Divine and Marnie presented their idea to seven conventional lenders in two years, all of whom believed in their vision and dream, but declined to take a risk on their business.
When Purple Moon cofounders, Marnie Kortobi and Divine Klutesy, were raising their own family, they faced an all-too-familiar problem: They had to work, and while they were working, they wanted their children to have quality childcare. They looked around, but every childcare center they found was either lacking space for infants, or the quality of care was not up to their standards.
In 2012, they decided it was time for Marnie to return to her passion. They set out to open their own home-based childcare – to meet the needs of other middle-class families in their area.
They quickly realized that the home setting was ideal for children. They focused on the comfort and individuality of each child and were able to customize curriculum to the children’s interests. The kids learned a lot and had fun doing it! They were onto something.
Marnie pursued her Large Center Director’s license with the next stage of their business in mind.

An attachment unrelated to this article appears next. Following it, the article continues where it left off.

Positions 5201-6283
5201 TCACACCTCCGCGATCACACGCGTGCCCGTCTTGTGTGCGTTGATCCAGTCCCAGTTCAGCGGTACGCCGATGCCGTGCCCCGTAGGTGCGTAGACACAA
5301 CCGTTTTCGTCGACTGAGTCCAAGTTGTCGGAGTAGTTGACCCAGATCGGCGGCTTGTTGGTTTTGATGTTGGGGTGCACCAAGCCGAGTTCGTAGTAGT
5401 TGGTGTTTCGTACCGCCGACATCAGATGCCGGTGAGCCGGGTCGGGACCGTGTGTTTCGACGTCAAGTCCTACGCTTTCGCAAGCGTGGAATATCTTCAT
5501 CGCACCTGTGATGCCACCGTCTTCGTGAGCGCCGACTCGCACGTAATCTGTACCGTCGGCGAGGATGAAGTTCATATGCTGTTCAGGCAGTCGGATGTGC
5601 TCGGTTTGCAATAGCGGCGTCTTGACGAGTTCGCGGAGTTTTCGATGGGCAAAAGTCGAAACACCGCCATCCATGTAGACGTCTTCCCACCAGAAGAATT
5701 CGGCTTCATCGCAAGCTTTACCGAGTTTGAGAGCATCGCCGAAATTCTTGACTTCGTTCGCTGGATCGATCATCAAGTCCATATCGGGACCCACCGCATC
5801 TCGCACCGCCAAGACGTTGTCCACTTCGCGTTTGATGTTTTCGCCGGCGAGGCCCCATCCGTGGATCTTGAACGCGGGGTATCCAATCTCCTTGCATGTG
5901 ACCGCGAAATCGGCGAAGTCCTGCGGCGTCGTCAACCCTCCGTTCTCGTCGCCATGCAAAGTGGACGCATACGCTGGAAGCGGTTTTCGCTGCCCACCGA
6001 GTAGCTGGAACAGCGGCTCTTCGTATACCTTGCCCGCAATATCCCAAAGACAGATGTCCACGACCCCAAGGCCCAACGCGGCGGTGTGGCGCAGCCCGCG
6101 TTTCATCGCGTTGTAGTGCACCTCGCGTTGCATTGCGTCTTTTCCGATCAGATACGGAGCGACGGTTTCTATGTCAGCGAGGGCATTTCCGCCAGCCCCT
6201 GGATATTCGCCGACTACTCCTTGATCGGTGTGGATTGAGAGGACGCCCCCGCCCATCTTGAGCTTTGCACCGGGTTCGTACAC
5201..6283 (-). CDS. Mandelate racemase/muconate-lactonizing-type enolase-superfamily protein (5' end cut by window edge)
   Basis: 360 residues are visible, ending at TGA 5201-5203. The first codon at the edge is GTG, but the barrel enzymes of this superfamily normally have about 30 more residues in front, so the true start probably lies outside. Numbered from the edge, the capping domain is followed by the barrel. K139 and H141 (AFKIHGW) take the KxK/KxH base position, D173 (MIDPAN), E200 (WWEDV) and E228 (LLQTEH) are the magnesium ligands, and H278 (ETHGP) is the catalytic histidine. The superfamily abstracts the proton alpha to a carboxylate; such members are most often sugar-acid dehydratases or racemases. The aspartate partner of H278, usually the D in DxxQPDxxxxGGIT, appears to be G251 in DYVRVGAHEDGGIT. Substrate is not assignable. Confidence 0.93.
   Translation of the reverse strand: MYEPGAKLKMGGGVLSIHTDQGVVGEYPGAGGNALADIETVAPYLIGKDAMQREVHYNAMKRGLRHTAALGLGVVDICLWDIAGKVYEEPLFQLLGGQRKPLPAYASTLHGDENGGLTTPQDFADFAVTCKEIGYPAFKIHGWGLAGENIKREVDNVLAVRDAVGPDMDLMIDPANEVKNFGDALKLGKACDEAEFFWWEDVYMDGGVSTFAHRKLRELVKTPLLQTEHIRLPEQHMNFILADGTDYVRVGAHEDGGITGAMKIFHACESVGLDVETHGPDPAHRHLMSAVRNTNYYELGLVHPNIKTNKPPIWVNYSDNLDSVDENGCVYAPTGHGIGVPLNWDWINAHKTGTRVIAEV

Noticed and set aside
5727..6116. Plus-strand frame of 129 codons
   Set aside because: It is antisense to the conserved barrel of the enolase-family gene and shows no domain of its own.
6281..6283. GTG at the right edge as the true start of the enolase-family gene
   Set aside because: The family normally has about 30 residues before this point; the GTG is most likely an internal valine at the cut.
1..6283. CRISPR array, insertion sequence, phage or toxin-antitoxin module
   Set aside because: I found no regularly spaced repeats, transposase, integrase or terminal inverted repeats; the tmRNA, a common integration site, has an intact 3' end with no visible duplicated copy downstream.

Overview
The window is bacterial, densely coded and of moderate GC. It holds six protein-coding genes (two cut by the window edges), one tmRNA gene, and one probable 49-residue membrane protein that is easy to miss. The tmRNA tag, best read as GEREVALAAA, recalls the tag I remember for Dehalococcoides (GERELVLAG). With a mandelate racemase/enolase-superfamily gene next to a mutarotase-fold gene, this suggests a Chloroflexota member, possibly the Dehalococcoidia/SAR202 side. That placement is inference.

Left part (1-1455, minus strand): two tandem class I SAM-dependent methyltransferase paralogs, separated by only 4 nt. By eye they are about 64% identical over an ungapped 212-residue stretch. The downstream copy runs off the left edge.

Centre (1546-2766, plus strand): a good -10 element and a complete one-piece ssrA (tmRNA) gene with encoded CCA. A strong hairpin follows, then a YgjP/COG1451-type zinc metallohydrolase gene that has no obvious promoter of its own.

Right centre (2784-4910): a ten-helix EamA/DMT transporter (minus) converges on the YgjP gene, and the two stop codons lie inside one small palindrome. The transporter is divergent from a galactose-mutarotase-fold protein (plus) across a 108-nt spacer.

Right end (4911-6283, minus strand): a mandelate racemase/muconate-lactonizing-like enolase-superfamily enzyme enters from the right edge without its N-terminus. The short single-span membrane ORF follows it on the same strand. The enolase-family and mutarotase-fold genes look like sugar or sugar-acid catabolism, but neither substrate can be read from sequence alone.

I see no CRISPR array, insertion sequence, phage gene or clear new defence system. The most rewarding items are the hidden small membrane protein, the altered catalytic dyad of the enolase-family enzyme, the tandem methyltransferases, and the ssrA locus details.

- To open a larger childcare center, scaling from their registered home-based childcare facility that maxed out at 6 children
- To establish a true home-away-from-home environment that focused on natural experiences
- To secure small business financing for their venture
The SBA lending challenge: Too much risk
Divine and Marnie presented their idea to seven conventional lenders in two years, all of whom believed in their vision and dream but declined to take a risk on lending to their business. The business owners did not give up and finally found the financing they needed through Ready Capital.
The main challenge the small business owners faced was risk aversion from lenders. Because childcare is heavily regulated, it’s a talent deficient industry. Most childcare centers were understaffed even before the pandemic, and the problem only got worse once the pandemic set in.
Despite facing so much rejection initially, Marnie and Divine did not give up on their bigger dream of Purple Moon. The eighth lender they spoke with was Ready Capital, and our underwriters found a way to absorb risk to allow this inspiring and much-needed service to grow.
Results with Ready Capital
- What began as an idea for a registered home-based childcare facility for up to 6 children, Purple Moon now has capacity for 70 children at the facility.
- Despite staffing issues plaguing many industries, the center is fully staffed.
- Marnie and Divine have established a true home-away-from–home environment for classroom and teaching staff; respect, family-like environment, openness, and harmony between teachers, parents, students and management.
- The benefit to their community – particularly during the pandemic – has been worth the initial struggle to get funded.